As I posted recently I have been working on porting Cloud Foundry to the Raspberry Pi. Porting Cloud foundry took me on a journey through the whole stack. From physical level all the way up to the application and everything in between. In this blog series I’ll take you with me in the stack elevator and show some of each level I visited. First up is the basement level: Physical world
Raspberry Pi 2B
The most important part of the physical world is the actual compute board that we used. It happens to be a Raspberry Pi 2 model B. As you probably know there’s also a version 3 (3B+ even) which is a little bit faster and the 3B+ which also has faster networking. But I happened to have a Pi2b laying around and I could get a few more for a good price.
What is most important for this story is that the Pi has an ARM CPU, not in Intel x86 compatible CPU. It is a Broadcom BCM2836 SoC with a 900 MHz 32-bit quad-core ARM Cortex-A7 processor to be precise. This means porting software to the Pi means either cross compiling it for ARM32v7 or compiling it on a Pi. Which is slow by the way…. very slow.
Network booting the PI
To be able to provision Raspberry Pis on-demand I needed to be able to network boot them. Turns out network boot is integrated in the raspberry Pi 3 firmware. But I had a Pi2 which did not support that feature. Luckily you can take the bootcode.bon from an rpi3 image, put it on an otherwise empty fat32 formatted sd card and then boot the Pi with the sd card inserted. Magic will happen and it will try to network boot :).
Setting up network boot is pretty easy, here is a great tutorial on how to network boot a Pi3. I did follow that tutorial at first but quickly found out I needed a more advanced solution if I wanted to provision RPis on-demand. That solution will be discussed in the next article in this series.
PI Power Manager
Once I was able to boot the Pis from the network I needed a way to power them on and off programmatically. The Pis don’t have anything fancy like iLO or IPMI obviously so I had to find another way. The Pi 2 does have a reset pin exposed on the board so I could have hooked that up to a simple transistor and control it from another Pi or an MCU. But the reset pins are gone on the Pi 3 and I really wanted something that would be compatible with both version 2 and version 3 so I left the reset pins alone.
The first working solution that I build used a relay board with and ESP8266 chip running a very simple web server. I used that to switch the relay remotely. The relay switched the mains power to a regular 5v usb power supply. I even enabled DDNS in the ESP8266 code so discovering the remote switch was very easy.
However, I did not continue down the ESP relay board path for several reasons:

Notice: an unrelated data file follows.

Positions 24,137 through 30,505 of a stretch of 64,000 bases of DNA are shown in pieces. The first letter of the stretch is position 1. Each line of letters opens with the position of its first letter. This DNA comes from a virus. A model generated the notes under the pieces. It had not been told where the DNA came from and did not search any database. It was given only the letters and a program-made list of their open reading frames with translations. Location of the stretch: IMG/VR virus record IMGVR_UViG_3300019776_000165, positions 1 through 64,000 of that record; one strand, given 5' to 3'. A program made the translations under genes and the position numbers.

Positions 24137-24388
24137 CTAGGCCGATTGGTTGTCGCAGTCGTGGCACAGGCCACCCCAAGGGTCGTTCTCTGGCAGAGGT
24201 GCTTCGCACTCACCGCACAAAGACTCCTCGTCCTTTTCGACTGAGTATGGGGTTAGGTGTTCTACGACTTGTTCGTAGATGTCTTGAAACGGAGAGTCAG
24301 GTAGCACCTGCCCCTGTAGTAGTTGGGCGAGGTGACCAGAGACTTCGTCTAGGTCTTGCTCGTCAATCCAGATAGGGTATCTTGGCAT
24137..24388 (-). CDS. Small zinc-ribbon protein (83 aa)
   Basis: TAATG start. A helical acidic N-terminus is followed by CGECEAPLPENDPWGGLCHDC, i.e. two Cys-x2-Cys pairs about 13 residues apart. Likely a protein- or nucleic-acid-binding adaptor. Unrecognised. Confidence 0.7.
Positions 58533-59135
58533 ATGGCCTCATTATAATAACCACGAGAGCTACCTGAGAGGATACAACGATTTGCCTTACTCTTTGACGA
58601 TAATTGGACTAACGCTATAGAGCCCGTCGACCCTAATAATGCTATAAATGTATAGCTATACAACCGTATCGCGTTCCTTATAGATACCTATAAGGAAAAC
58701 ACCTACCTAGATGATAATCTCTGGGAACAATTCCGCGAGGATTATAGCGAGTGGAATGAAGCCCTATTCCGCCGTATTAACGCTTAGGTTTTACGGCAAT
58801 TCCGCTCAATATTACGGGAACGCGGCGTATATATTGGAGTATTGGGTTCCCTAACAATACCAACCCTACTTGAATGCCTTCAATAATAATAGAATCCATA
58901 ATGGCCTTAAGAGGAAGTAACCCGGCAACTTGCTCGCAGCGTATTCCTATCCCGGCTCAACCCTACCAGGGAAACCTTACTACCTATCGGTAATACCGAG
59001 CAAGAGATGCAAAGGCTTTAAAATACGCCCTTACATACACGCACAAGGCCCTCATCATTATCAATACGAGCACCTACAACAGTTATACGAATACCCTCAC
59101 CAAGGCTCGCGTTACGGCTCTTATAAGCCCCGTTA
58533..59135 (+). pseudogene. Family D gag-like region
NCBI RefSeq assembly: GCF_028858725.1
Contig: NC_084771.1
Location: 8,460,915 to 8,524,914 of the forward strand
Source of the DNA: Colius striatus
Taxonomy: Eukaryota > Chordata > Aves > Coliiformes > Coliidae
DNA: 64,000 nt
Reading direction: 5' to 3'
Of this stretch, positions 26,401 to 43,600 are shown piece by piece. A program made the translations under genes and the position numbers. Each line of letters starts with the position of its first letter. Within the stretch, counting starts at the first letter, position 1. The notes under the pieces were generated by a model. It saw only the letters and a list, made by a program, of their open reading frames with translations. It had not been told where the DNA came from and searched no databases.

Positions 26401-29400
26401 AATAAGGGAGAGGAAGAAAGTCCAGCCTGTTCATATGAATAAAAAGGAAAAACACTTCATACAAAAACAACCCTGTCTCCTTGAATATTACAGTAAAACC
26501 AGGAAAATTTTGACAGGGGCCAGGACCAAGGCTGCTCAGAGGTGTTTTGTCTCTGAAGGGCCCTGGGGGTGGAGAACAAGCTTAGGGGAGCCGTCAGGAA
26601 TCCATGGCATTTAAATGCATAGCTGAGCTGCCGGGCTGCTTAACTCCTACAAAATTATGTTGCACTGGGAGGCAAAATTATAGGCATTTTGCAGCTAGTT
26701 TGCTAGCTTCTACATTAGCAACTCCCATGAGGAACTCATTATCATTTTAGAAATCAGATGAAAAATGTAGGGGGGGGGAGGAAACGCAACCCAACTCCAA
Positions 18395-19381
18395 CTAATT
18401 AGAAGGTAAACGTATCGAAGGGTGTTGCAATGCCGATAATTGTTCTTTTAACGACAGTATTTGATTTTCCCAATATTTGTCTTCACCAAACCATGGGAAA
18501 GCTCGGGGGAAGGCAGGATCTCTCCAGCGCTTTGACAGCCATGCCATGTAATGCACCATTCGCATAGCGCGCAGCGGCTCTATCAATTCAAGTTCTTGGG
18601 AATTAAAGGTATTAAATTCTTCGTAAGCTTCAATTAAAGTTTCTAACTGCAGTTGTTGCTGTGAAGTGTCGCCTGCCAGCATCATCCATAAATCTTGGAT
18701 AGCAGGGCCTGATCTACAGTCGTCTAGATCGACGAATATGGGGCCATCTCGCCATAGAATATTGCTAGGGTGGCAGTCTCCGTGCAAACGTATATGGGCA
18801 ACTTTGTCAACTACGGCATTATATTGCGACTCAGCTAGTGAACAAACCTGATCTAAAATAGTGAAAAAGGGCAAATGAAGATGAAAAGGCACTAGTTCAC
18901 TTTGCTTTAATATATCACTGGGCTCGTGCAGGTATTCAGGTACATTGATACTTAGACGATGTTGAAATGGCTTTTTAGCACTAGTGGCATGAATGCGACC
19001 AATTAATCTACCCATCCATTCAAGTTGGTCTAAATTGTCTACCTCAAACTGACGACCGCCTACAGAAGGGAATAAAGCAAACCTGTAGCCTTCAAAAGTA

- Switching mains makes working with it less safe as opposed to switching 5v
- Wiring up a separate 5v mains power supply for each Pi would take up too much space and just result in a tangled mess of relay boards and mains wiring. That is, if I build it….. I’m sure someone will be able to build a neat enclosure that cover all the mess up
- ESP8266 only has wifi connection, no wired ethernet. I was not sure if putting a lot of ESPs close together would result in stable wifi connections. And what’s more important, I was aiming for a mobile demo setup. Which means that I would have to carry an access point with me all the times.
So I decided to bite the bullet and get myself an (overpriced imho) arduino ethernet shield. This gives me a wired connection to an arduino. which doesn’t need an OS and has virtually no boot-up time. Which is a quality I like for something as low level as managing power.
The arduino controls a few power FETs which in turn switch the 5v from a beefy 30amp/5volt power supply. The power is fed into the Pis (Pii?) via the GPIO header. This is what the first prototype looked like:
Jep, that’s a mess but it worked. Recently I soldered all the components onto a perfboard and plugged it ontop of the arduino ethernet shield. Now it looks like this:
Yeah…. still a mess. On first poweron one of the FETs got so hot it desoldered itself….. Good thing I don’t do electronics for a day job :). After some troubleshooting I got it to work and it seems reliable. If you’re interested in building your own, this is basically the schematic I used. I replicated it for each Pi I want to control and I added a big cap to the 5v rail to absorb the power peak when a Pi is turned on. The source code for the arduino is in the PPI repository.
Is this solution ideal? Not really. A better scenario would be using Power over Ethernet with a switch that has an API and is capable of switching the power per individual port. The recently released Pi 3B+ has build in wiring and headers for PoE support. So the PoE HAT that will be released for the 3B+ will just be converting 48V down to 5V while using the onboard RJ45 connector. So hopefully that package will fit into existing enclosures like the cool like boxes I use. When the Pi3B+ PoE HAT is available I’ll be definitely looking at upgrading to a PoE switch and getting a few brand new Raspberries.